As if there are not enough well-known ailments of old age, new ones keep creeping up on Crabby Old Lady.
She's not talking about the diseases of age, not the terrible diagnoses no one want to hear. She's talking about the minor irritations - things like fingers too dry to turn book pages, eye floaters, tinnitus, chin wiskers (women), toad spots, short-term memory lapses – for which there is no useful remedy.
Do all these things (and others) happen to all old people? Probably not, but Crabby is pretty sure most of us have our own collection of daily irritations which we can't do much about.
The other day, TGB reader Richard Lombard sent Crabby this email:
”When I saw Tylenol thought Tyvek. Today while watching the crawl on a news show, Tropical Storm Julia drenches Florida...I read Tropical Storm Judi Dench. I could not understand what Dame Judi was doing in Florida.”
“Julia drenches” becomes “Judi Dench.”
Of course it does. It makes perfect sense to Crabby. She's been making similar mis-readings now and then for quite awhile, in books, magazines, online, pretty much anywhere there are words.
It is not uncommon for something like “free checking” to become “free chicken” in Crabby Old Lady's reading, but it is usually enough out of context that she goes back to re-read the sentence and find her error, as Richard obviously did.
Sometimes the mis-readings are funny but Crabby also wonders how often she doesn't catch the error and winds up believing something that is not so.
As far as Crabby can tell (that's a big question), this doesn't happen often. Much more frequently, she types these kinds of mistakes. She knows the word she wants and believes she has typed it and then when she proofs a blog post, there's a weird word where it doesn't belong.
Something like, from the immediately preceding sentence, “...believes she has tripped it and then...”
There is usually some connection between the word Crabby wants and what she types – perhaps that each begins with the same letter. And they usually have the same number of syllables. Verb errors are usually in the desired tense.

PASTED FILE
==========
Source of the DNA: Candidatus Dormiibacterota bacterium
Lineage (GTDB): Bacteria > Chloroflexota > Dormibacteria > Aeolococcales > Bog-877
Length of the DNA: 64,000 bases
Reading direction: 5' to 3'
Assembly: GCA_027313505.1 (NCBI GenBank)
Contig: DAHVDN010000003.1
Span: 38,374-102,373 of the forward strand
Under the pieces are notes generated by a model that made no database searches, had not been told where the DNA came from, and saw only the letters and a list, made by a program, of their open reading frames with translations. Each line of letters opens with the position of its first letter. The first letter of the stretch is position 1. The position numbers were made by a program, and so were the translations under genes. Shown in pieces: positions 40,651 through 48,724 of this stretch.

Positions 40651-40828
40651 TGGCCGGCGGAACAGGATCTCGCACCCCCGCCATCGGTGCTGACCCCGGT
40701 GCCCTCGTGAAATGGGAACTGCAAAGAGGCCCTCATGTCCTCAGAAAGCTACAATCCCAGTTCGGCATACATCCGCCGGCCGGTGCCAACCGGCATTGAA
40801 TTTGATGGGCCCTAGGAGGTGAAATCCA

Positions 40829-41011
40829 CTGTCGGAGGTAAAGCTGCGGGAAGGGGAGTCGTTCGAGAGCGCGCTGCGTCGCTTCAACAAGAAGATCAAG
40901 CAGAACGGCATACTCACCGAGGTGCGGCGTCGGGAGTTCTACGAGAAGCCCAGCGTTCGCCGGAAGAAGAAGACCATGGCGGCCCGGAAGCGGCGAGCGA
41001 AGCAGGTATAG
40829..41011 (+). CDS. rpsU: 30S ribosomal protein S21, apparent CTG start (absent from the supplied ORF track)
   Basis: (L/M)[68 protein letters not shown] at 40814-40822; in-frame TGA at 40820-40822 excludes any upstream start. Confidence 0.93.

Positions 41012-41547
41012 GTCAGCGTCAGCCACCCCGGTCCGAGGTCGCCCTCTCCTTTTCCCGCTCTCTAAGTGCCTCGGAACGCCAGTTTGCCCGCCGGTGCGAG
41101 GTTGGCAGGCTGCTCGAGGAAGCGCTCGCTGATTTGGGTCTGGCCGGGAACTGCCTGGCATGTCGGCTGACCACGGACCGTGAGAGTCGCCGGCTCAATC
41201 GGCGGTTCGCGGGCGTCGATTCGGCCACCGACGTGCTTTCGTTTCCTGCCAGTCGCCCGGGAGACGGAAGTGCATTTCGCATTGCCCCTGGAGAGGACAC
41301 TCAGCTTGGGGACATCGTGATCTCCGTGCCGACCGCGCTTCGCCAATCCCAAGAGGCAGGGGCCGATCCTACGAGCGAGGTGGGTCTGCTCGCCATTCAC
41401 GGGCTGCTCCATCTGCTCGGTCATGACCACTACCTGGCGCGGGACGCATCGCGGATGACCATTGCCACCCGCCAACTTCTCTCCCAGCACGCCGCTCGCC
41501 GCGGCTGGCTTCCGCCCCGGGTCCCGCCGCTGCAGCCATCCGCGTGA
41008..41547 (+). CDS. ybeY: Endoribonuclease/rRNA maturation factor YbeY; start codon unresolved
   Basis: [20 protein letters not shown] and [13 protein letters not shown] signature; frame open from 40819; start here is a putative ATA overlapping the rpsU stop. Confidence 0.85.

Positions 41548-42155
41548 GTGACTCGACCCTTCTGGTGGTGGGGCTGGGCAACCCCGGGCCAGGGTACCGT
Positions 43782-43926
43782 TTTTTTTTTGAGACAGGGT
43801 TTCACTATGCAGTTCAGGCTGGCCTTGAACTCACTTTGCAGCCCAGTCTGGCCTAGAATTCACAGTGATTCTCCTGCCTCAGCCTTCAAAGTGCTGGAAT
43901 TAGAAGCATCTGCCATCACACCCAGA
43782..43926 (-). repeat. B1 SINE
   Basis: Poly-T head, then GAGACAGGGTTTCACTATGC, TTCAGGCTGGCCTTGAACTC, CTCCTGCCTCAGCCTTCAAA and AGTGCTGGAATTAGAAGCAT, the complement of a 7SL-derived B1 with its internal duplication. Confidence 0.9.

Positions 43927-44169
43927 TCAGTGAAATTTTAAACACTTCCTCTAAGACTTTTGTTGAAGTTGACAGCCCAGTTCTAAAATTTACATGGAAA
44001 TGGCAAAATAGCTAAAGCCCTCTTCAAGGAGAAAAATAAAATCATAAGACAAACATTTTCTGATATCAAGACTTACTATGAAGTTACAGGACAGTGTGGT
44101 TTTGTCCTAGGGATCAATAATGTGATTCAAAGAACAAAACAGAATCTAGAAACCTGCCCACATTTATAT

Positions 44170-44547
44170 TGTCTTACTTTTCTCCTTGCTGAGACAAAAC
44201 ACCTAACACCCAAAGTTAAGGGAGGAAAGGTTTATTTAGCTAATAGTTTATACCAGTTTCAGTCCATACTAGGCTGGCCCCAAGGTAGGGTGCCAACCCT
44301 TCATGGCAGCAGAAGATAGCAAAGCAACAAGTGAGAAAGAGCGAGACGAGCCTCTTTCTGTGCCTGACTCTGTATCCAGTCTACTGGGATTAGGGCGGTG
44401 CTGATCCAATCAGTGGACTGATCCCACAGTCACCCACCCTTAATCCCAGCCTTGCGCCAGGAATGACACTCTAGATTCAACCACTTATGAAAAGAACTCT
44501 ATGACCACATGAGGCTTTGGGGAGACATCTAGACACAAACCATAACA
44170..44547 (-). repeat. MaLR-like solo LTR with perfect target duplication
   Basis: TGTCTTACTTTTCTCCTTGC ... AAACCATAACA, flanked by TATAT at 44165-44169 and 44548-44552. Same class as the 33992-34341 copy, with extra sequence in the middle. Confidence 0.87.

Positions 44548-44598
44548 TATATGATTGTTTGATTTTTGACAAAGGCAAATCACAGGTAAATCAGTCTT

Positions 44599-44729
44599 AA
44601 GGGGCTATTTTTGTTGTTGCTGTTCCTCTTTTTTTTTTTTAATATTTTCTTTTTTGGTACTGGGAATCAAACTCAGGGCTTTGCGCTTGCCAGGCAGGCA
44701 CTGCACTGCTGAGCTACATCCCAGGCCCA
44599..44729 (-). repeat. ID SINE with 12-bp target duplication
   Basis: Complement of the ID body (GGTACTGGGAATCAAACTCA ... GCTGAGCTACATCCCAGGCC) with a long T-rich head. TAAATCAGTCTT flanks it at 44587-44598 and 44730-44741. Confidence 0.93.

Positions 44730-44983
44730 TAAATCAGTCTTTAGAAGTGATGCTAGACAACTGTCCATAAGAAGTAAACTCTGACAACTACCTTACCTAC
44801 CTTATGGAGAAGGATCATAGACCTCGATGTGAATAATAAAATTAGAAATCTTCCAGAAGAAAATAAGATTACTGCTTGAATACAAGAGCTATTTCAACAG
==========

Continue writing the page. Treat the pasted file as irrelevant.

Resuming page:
Unlike reading errors, typing errors occur several times in one story or email. Yes, email too. It has been many months since Crabby has sent an email, however short, without proofing it and just as often as not, there is this kind of error.
A blog story is much worse than email, usually half a dozen such mistakes and it happens so often that Crabby knows she cannot post anything without two and even three proof readings to catch the errors.
Sometimes Crabby misses them until they've been posted so undoubtedly some of you have seen these along with more usual sorts of typo she doesn't catch. Of course, Crabby has always made typos but nothing to this degree or this kind – substituting similar-looking words that more often than not have no meaningful relationship to what she intends.
Crabby Old Lady is not concerned that these errors are signs of any serious brain problem (yet) but she is really crabby about adding one more irritation to the growing list of old-age related annoyances.
It is a bit of comfort knowing that it happens to Richard too.